Wednesday, 24 June 2015

Yer Granny by National Theatre of Scotland

National Theatre Of Scotland’s new comedy Yer Granny, is set in Glasgow, in a flat above an obsolete chip-shop, pushed out of business by its competitors across the road.  Set in a hyper realistic but hideous 1970's living room, decorated alarmingly in mismatched patterns and beige, the Bay City Rollers blast out from the radio, and the clothing is the cream of seventies fashion.

The occupants are the Russo family. A 100 year old Granny, played by Gregor Fisher, who is greedily eating the family out of house and home, the audience wondering just how much food she can get through.  Diligent hard-working grandson Cammy and his wife Marie try to keep things going but are obstructed by their hapless family members. Cammy's brother Charlie is a 'musician' who has written a few bars of 'Requiem for Accordian' and not much else. Unwilling to work, he impedes Marie's plan for him to get a real job, at every opportunity. Innocent and romantic Aunt Angela wants to help out, and her spiral into drug dealing is perhaps the most humorous aspect of the play. Nice but dim Daddy's girl Marissa completes the family set up.  

The broad comedy of the first act darkens in the second.  Granny's insatiable appetite drives the family to desperate measures. There is a sense of impending doom and the morality of the family dissolves under the strain. Marie leaves her husband, they sell the furniture piece by piece, Marissa becomes a prostitute, Aunt Angela deals drugs. Charlie perhaps has the most outrageous approach to the problem, trying to lose Granny at the fair, attempting to murder her and inventing an elaborate scheme to marry her off to the much younger octogenarian Donnie Francisco.

The play appears to have many layers of meaning.  Granny could represent our global consumption of the world's resources, threatening ecological catastrophe. She could represent the parasitic matriarch in some European societies, controlling the lives of her children and grandchildren. She could represent capitalism, the welfare state or communism devouring it's government, its economy and its society.

It asks "What is your breaking point?" "At what point do you sell out your moral values?"

Based on Roberto Cossa’s Argentinian classic farce La Nona, written in 1977, a time of great difficulty for playwrights in Argentina, when artistic censorship was in place and Cossa asked "Do we Argentine playwrights even exist?"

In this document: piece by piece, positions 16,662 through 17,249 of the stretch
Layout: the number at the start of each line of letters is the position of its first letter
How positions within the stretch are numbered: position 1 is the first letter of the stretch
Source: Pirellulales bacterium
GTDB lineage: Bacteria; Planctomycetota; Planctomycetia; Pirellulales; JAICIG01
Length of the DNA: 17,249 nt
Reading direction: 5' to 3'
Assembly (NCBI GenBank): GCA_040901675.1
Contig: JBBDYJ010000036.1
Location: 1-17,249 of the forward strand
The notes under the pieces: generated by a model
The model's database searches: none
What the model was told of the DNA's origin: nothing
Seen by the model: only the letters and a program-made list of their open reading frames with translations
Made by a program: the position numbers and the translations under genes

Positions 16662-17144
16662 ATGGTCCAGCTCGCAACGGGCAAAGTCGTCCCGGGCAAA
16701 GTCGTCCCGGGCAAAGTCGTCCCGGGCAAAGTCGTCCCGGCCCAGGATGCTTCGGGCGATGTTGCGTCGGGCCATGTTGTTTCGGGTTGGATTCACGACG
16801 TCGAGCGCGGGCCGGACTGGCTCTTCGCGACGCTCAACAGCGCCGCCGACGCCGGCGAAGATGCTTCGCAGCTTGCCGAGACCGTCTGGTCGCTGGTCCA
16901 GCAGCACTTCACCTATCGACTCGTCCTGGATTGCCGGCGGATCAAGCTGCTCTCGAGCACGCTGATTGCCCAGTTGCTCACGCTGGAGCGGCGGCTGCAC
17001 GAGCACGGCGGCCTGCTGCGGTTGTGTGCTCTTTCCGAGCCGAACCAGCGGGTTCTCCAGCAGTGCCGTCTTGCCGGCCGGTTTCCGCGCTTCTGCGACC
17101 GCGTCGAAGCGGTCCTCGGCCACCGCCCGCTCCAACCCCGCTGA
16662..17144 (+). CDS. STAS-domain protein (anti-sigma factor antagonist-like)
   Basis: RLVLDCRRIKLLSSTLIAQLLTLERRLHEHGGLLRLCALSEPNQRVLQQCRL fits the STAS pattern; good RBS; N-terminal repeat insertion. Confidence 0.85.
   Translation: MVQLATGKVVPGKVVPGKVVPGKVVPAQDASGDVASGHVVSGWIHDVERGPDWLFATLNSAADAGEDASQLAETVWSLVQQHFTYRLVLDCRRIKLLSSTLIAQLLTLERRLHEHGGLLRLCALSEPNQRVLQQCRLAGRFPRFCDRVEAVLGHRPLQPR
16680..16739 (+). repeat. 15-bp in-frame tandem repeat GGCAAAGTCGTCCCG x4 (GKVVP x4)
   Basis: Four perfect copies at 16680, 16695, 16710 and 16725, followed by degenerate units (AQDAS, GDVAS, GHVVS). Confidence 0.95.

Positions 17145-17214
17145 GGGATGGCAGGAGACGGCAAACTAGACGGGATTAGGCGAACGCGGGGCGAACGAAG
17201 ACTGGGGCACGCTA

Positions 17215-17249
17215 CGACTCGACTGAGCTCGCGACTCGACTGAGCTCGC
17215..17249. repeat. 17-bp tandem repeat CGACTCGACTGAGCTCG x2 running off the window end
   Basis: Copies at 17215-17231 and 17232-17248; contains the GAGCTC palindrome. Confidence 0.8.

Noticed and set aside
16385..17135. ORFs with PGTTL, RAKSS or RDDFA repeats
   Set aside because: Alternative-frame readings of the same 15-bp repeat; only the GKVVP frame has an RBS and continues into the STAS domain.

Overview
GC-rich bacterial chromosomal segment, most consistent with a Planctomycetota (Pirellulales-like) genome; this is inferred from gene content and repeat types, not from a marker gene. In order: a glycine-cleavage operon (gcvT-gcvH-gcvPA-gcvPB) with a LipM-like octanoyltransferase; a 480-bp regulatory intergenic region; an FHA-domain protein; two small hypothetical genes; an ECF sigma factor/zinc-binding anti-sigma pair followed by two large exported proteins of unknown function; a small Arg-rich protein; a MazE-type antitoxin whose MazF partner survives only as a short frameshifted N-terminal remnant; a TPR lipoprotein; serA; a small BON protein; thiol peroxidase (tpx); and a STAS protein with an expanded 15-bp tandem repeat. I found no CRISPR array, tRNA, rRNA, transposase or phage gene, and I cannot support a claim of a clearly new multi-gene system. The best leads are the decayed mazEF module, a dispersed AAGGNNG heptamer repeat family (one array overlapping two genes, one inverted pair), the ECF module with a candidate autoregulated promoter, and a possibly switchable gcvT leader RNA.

Soon after Cossa’s condemnation of artistic censorship, he and other Argentine playwrights launched ‘Teatro Abierto’ (Open Theatre), a movement that would become one of the most important artistic resistances during the dictatorship. In a massive festival that generated over 25,000 spectators, artists came together to stage one-act plays that directly or indirectly spoke out against the dictatorship and proved that yes, Argentine playwrights do exist.

During the dictatorship, there was no censorship for plays before they were staged. After the premiere, some plays, like Eduardo Pavlovsky’s intense family drama ‘Telarañas’, were banned. However, many plays with decidedly political undercurrents premiered to great public and critical success, one of which was La Nona in which our ravenous Granny ends up killing her children.

I'm not sure that the depth of meaning was clear to the Gregor Fisher fans in the Lyric, who laughed and cheered at every move he made.  The audience laughter at the comedy of the first act lessened considerably as the surreal plot and dark humour took over and people realised that there was no way out from the ferociously gluttonous Granny who at the end threatened to eat the audience as well.

Yer Granny is at the Lyric until Saturday. Click here to find out more.

Read more about Teatro Abierto here:

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